Proudly Orthodox, proudly feminist

Proudly Orthodox, proudly feminist

In 2013, I gathered seven friends from West Orange to attend JOFA’s eighth international conference. JOFA (Jewish Orthodox Feminist Alliance), the organization advancing social change around gender issues in the Orthodox community, hosted this mega-event as it does every two to three years. We clambered into my Toyota Sienna early on a Sunday morning for the drive into Manhattan, and the air was buzzing with anticipation for the learning and discussion that would take place. But the morning ride paled in comparison with the evening ride home. 

Traffic crawled through the city and delayed our return home, but no one seemed to mind terribly. During the day, we had barely seen each other as members of the carpool had scattered to favorite lecturers and sessions of interest. But when we crowded into that tight-knit space of my minivan, the conversation felt charged with electricity. 

We debated issues of the day with informed and passionate voices, calling on survey results, sociological research, and text sources from the Talmud and generations of rabbis to bolster our opinions. We agreed or disagreed with the substance and ramifications of presentations on the role of women in rabbinic leadership, the incidence of eating disorders among observant teens, and the challenges of tzniut, or modesty, in day schools. 

We considered best practices to promote gender-neutral language and gender-equitable study in the classroom, and ways to advocate for agunot (women unable to obtain a Jewish divorce). But most important, we started talking about the changes that we could effect locally, changes that we could make with support from our carpool group.

I am proud to say that I identify as both an Orthodox Jew and a feminist, and I do not believe that the two are mutually exclusive. My personal agenda is to advocate for meaningful participation and equality for women within the framework of Jewish law in family life, synagogue, school, and Jewish communal organizations. I want to increase the presence of women in our institutions by advancing their leadership and scholarship, and by promoting greater ritual involvement for them. As such, I have been involved in JOFA and its activities as a member of its board of directors for more than five years. 

The reverberations of the conference were lasting. Within a few weeks of that drive home, members of our group were instrumental in sponsoring a well-attended halachic post-nuptial signing party at Congregation Ahawas Achim B’nai Jacob and David in West Orange. The post-nuptial agreement is a legal contract designed to prevent husbands from denying their wives a Jewish divorce.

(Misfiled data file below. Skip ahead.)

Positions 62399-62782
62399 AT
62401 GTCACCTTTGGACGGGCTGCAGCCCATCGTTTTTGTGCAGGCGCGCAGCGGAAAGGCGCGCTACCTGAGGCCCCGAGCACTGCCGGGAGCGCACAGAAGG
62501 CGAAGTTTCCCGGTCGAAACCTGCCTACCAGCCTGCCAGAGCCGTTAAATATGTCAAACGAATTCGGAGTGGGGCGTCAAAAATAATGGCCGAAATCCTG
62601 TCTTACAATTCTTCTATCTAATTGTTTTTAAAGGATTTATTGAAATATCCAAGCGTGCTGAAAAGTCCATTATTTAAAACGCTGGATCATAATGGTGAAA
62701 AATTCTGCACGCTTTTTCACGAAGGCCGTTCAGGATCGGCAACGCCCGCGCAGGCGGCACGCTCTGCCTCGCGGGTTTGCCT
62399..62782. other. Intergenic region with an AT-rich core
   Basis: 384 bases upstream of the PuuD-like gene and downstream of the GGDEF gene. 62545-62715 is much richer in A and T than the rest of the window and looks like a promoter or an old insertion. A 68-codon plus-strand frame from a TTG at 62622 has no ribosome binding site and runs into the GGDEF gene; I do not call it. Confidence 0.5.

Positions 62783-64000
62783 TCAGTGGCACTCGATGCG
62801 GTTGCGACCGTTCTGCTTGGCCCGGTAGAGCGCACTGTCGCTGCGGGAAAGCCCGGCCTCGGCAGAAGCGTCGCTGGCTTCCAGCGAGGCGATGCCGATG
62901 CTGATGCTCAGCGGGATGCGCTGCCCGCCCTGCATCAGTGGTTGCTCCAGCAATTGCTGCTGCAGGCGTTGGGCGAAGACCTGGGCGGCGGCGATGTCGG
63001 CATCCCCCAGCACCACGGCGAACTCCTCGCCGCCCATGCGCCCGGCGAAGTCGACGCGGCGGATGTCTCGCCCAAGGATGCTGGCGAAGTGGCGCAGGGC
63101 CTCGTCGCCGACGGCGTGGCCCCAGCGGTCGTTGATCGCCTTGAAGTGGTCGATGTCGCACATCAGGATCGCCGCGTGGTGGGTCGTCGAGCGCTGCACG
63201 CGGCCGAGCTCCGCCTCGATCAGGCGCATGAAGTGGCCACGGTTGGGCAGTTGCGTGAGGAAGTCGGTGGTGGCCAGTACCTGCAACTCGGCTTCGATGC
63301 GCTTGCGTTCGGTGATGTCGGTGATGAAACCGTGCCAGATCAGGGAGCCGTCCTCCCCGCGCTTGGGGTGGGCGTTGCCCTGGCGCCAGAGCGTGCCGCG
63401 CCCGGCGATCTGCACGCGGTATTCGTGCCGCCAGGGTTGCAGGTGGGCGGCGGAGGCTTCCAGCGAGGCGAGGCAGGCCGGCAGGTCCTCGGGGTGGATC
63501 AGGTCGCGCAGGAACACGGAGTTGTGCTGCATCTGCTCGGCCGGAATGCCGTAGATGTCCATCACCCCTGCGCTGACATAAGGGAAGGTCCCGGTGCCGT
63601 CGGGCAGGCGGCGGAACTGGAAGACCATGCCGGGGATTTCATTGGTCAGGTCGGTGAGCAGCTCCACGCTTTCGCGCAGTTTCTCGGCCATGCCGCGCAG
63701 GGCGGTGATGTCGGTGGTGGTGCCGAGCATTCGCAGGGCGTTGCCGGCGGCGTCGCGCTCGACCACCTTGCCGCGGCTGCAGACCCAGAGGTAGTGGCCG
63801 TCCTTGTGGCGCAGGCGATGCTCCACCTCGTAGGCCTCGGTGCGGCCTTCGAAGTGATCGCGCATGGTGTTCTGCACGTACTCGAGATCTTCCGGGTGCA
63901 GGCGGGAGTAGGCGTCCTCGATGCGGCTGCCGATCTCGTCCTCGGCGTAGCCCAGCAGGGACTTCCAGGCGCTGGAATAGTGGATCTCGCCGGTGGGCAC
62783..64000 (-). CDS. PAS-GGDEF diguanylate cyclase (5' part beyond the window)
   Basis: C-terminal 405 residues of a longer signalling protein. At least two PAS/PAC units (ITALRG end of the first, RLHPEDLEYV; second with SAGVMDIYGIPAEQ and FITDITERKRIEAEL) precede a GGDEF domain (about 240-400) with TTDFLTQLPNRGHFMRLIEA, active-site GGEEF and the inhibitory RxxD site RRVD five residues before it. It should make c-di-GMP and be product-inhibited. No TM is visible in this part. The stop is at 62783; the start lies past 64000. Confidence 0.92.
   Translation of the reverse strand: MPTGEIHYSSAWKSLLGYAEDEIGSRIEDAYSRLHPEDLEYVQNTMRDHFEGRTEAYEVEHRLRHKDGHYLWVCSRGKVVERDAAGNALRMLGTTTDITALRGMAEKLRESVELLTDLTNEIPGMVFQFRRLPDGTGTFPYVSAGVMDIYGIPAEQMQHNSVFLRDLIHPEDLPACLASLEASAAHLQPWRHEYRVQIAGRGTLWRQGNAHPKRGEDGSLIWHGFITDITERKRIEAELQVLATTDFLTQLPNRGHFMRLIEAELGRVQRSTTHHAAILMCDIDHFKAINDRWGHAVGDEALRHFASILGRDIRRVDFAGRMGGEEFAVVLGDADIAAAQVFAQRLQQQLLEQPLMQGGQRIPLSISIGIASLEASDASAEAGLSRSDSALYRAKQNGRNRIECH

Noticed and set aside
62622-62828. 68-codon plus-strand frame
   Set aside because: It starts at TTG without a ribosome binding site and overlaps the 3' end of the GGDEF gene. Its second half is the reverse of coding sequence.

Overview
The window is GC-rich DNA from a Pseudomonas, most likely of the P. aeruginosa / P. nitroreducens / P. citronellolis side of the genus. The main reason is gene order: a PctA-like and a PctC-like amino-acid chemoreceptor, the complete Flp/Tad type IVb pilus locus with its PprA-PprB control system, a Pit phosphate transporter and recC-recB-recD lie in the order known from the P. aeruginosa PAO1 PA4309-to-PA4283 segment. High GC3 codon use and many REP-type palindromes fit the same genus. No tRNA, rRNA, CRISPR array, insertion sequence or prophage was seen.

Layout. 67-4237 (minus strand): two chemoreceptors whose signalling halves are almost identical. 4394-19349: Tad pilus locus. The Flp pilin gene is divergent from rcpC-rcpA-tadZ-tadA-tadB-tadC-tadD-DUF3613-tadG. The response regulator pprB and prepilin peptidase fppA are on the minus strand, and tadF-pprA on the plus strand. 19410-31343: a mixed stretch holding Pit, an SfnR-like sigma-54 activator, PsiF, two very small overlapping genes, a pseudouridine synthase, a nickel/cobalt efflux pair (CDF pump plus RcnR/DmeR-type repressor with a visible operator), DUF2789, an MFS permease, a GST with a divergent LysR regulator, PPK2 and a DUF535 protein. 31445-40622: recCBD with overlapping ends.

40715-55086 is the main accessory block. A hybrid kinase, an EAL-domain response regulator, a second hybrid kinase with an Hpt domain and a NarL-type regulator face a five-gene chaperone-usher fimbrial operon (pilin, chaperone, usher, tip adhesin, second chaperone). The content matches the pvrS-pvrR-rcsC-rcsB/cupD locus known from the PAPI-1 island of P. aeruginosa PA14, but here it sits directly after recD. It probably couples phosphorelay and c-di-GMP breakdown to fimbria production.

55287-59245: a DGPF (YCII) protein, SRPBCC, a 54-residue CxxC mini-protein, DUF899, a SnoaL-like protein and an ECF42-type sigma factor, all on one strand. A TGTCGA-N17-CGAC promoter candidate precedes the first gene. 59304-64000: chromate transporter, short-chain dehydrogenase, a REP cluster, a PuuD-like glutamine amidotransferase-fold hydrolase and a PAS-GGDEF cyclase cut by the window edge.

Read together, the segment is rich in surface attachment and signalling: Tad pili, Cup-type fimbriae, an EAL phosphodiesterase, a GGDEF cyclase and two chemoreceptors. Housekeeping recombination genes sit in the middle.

Within a few months of that car ride home, members of our group obtained support from rabbis and community leaders to hire a yoetzet Halacha, a female halachic adviser specializing in issues related to laws of family purity, for the West Orange and Livingston communities. 

Less than two years later, several members of our group spearheaded the formation of Maayan in West Orange, a congregation based on the partnership model where women can actively participate in communal prayers within a halachic framework. Other conference attendees reinvigorated the monthly women’s tefilla gatherings that take place in a West Orange home. 

Several months ago, I was tasked with organizing the ninth international JOFA conference, which will be held Jan. 14-15 at Columbia University. The theme is “Chart (y)our course.” As the phrase indicates, the event will educate, inspire, and energize you to choose your agenda items for the weeks, months, and years ahead — the ideas or rituals to which you will commit yourself personally. 

Perhaps you will concentrate on sharing domestic duties with your spouse, or on asking the female guests at your Shabbat table to lead the meal’s blessings. Perhaps you will ensure that the women’s section in your synagogue is open and available every day of the week, or that a woman can feel comfortable reciting Mourner’s Kaddish during services. Perhaps you will lobby for women to speak publicly from the bima in your synagogue, or for women to serve in all executive offices of its governing body.

“Chart (y)our course” emphasizes that this is a group effort, that the conference will empower attendees to shape a collective vision moving forward. The “our” refers to JOFA’s support of advocacy to stem the disappearance of women and their photographic images from the ultra-Orthodox media; to JOFA’s imperative to respond to conversions that are challenged by the Israeli rabbinate; to engender an inclusive community for LGBTQ individuals; to address sexual abuse in Jewish institutions; and to build programs and locally shape new initiatives, with the help of others in the community.

What projects and action items will be generated by the rides home from the 2017 JOFA conference? The fourth minivan from the Greater MetroWest area, and other locations in central New Jersey, is filling up, so reserve your space today at

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